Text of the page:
Subpart J—Determinations, Administrative Review Process, and Reopening of Determinations and Decisions

Authority: Secs. 201(j), 204(f), 205(a)–(b), (d)–(h), and (j), 221, 223(i), 225, and 702(a)(5) of the Social Security Act (42 U.S.C. 401(j), 404(f), 405(a)–(b), (d)–(h), and (j), 421, 423(i), 425, and 902(a)(5)); sec. 5, Pub. L. 97–455, 96 Stat. 2500 (42 U.S.C. 405 note); secs. 5, 6(c)–(e), and 15, Pub. L. 98–460, 98 Stat. 1802 (42 U.S.C. 421 note); sec. 202, Pub. L. 108–203, 118 Stat. 509 (42 U.S.C. 902 note).

Introduction, Definitions, and Initial Determinations

§ 404.900. Introduction.

(a) Explanation of the administrative review process. This subpart explains the procedures we follow in determining your rights under title II of the Social Security Act. The regulations describe the process of administrative review and explain your right to judicial review after you have taken all the necessary administrative steps. These procedures apply also to persons claiming certain benefits under title XVIII of the Act (Medicare); see 42 CFR 405.904(a)(1). The administrative review process consists of several steps, which usually must be requested within certain time periods and in the following order:

(1) Initial determination. This is a determination we make about your entitlement or your continuing entitlement to benefits or about any other matter, as discussed in § 404.902, that gives you a right to further review.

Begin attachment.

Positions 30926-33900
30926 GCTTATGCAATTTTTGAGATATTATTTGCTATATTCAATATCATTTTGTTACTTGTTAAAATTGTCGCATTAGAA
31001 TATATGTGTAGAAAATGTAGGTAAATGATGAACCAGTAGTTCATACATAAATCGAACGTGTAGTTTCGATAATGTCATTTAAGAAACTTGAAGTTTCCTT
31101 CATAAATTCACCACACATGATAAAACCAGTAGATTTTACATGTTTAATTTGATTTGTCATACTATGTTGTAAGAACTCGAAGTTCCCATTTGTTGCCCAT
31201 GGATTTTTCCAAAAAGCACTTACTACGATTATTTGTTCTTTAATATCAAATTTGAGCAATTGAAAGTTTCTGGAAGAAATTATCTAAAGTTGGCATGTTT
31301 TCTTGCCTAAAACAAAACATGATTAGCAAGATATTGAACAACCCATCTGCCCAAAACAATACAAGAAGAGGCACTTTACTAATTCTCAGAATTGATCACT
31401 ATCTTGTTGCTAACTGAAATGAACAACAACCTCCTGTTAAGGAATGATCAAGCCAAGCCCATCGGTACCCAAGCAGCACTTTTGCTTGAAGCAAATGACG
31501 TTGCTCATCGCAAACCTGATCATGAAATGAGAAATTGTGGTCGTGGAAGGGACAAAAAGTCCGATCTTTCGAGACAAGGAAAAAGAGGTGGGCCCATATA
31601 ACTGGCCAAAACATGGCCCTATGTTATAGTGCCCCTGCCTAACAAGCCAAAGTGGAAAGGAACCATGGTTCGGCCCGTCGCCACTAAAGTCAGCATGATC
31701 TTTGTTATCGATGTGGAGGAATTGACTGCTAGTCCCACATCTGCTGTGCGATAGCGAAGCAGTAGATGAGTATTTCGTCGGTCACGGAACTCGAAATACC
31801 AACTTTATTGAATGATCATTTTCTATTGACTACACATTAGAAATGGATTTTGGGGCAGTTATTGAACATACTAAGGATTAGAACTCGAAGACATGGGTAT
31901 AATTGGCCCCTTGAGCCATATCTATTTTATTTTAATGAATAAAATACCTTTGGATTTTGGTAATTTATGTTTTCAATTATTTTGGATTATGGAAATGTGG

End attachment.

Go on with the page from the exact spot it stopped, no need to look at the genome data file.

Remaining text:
(2) Reconsideration. If you are dissatisfied with an initial determination, you may ask us to reconsider it.

(3) Hearing before an administrative law judge. If you are dissatisfied with the reconsideration determination, you may request a hearing before an administrative law judge.

(4) Appeals Council review. If you are dissatisfied with the decision of the administrative law judge, you may request that the Appeals Council review the decision.

(5) Federal court review. When you have completed the steps of the administrative review process listed in paragraphs (a)(1) through (a)(4) of this section, we will have made our final decision. If you are dissatisfied with our final decision, you may request judicial review by filing an action in a Federal district court.

(6) Expedited appeals process. At some time after your initial determination has been reviewed, if you have no dispute with our findings of fact and our application and interpretation of the controlling laws, but you believe that a part of the law is unconstitutional, you may use the expedited appeals process. This process permits you to go directly to a Federal district court so that the constitutional issue may be resolved.

(b) Nature of the administrative review process. In making a determination or decision in your case, we conduct the administrative review process in an informal, non-adversarial manner. Subject to certain timeframes at the hearing level (see § 404.935) and the limitations on Appeals Council consideration of additional evidence (see § 404.970), we will consider at each step of the review process any information you present as well as all the information in our records. If you are dissatisfied with our decision in the review process, but do not take the next step within the stated time period, you will lose your right to further administrative review and your right to judicial review, unless you can show us that there was good cause for your failure to make a timely request for review.

[45 FR 52081, Aug. 5, 1980, as amended at 51 FR 300, Jan. 3, 1986; 51 FR 8808, Mar. 14, 1986; 52 FR 4004, Feb. 9, 1987; 78 FR 57259, Sept. 18, 2013; 80 FR 14835, Mar. 20, 2015; 81 FR 90992, Dec. 16, 2016]